Historically, rising wealth has coincided with a reduction in the power of religion. Today, the poorest countries in the world are among the most religious. Oil states aside, the reverse is also usually true. These observations have inspired the widespread assumption that wealth reduces religious fervor. However, one study has thrown that into question, concluding that an increase in non-religious values precedes and can predict economic growth, rather than following after.
A classic study of Trobriand Islanders found that those with more risky lives – fishing in the open ocean rather than in a protected atoll – were more superstitious. Sociologists have seen something similar with religion. People who are one bad harvest from destitution are more likely to seek God’s favor to save them than those less at risk. Moreover, the rich seldom like to be told their status has more to do with outside intervention than their own efforts, so the propensity to attribute success to the hand of the creator declines as material wealth rises.
However, University of Bristol PhD student Damian Ruck of the University of Bristol argues in Science Advances that we have the story the wrong way around. Using measures of secularization (that is the decline in religious faith) in 109 countries from 1910-2014, Ruck used the statistical technique of time-lagged regressions to see which came first.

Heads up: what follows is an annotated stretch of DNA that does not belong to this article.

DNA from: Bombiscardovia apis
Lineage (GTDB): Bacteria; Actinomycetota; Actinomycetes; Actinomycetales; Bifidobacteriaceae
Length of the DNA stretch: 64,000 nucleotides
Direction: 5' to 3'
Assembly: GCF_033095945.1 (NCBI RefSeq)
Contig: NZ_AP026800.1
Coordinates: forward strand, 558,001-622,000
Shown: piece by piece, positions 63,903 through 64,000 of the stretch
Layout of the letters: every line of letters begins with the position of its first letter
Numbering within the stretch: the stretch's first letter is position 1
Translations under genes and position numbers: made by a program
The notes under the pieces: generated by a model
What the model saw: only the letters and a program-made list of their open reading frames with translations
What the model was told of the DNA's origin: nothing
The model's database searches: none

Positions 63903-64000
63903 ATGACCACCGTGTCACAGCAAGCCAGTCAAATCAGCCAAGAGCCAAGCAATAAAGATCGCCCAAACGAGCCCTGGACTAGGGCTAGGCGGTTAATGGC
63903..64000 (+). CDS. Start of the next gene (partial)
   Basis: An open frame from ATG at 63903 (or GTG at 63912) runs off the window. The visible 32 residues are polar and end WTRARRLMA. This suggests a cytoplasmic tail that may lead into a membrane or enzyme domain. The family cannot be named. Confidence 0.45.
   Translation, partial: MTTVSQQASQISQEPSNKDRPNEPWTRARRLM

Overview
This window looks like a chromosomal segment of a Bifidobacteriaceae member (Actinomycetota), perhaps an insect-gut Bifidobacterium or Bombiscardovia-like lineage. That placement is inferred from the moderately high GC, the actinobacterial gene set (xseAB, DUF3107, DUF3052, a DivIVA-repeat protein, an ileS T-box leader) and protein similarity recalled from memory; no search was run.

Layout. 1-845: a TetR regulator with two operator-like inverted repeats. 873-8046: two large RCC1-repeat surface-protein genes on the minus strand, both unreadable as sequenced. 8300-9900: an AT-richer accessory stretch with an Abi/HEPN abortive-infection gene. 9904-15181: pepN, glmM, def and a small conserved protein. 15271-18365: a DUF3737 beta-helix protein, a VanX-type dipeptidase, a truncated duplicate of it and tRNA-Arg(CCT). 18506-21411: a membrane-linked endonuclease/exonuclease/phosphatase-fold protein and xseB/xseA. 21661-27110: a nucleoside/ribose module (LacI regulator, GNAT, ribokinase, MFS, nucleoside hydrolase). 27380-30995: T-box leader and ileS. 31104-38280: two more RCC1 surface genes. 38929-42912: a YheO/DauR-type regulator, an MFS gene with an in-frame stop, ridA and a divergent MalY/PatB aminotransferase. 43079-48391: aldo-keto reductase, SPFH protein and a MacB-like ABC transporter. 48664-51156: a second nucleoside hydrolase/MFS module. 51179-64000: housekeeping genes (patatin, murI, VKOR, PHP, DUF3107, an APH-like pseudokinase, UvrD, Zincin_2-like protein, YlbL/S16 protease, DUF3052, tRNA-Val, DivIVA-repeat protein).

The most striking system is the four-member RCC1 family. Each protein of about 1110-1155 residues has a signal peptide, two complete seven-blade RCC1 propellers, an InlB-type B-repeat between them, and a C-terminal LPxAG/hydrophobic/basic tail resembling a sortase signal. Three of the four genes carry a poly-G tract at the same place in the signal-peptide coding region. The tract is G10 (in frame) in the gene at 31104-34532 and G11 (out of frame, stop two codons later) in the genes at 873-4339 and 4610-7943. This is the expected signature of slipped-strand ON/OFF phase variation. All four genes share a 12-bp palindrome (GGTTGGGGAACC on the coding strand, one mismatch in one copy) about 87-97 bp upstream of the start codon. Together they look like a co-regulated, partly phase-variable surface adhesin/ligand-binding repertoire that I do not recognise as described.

Contrary to expectations, secularization preceded economic growth, rather than following it. Each standard deviation increase in a quantification of secular values was associated with an extra $1,000 of Gross Domestic Product per capita (adjusted to 1990 American dollars) over the subsequent 10 years and $5,000 over 30 years.
This pattern holds true across very different cultures, irrespective of which religion was declining. For some of the nations Ruck studied, data was missing for part of the period, but this was not the case for Great Britain, Nigeria, Chile, or the Philippines, all of which show the same pattern.
The strength of the relationship has increased with time; by the 1990s, the extent of secularization explained 40 percent of the differences in economic development between nations.
This would appear to rule out the possibility that economic growth causes religious decline, but that doesn't mean the reverse is true. Ruck acknowledges that some other factor could be driving both secularization and economic growth, with the latter a lagged effect. However, the most obvious suspect, education, did not prove predictive of secularization.
Instead, the paper points to support for individual rights, particularly women’s rights, as a strong possibility, predicting secularization well and economic growth better. The true wealth-creators may not be entrepreneurs, but those who stand against religious zealotry for tolerance and women’s liberation.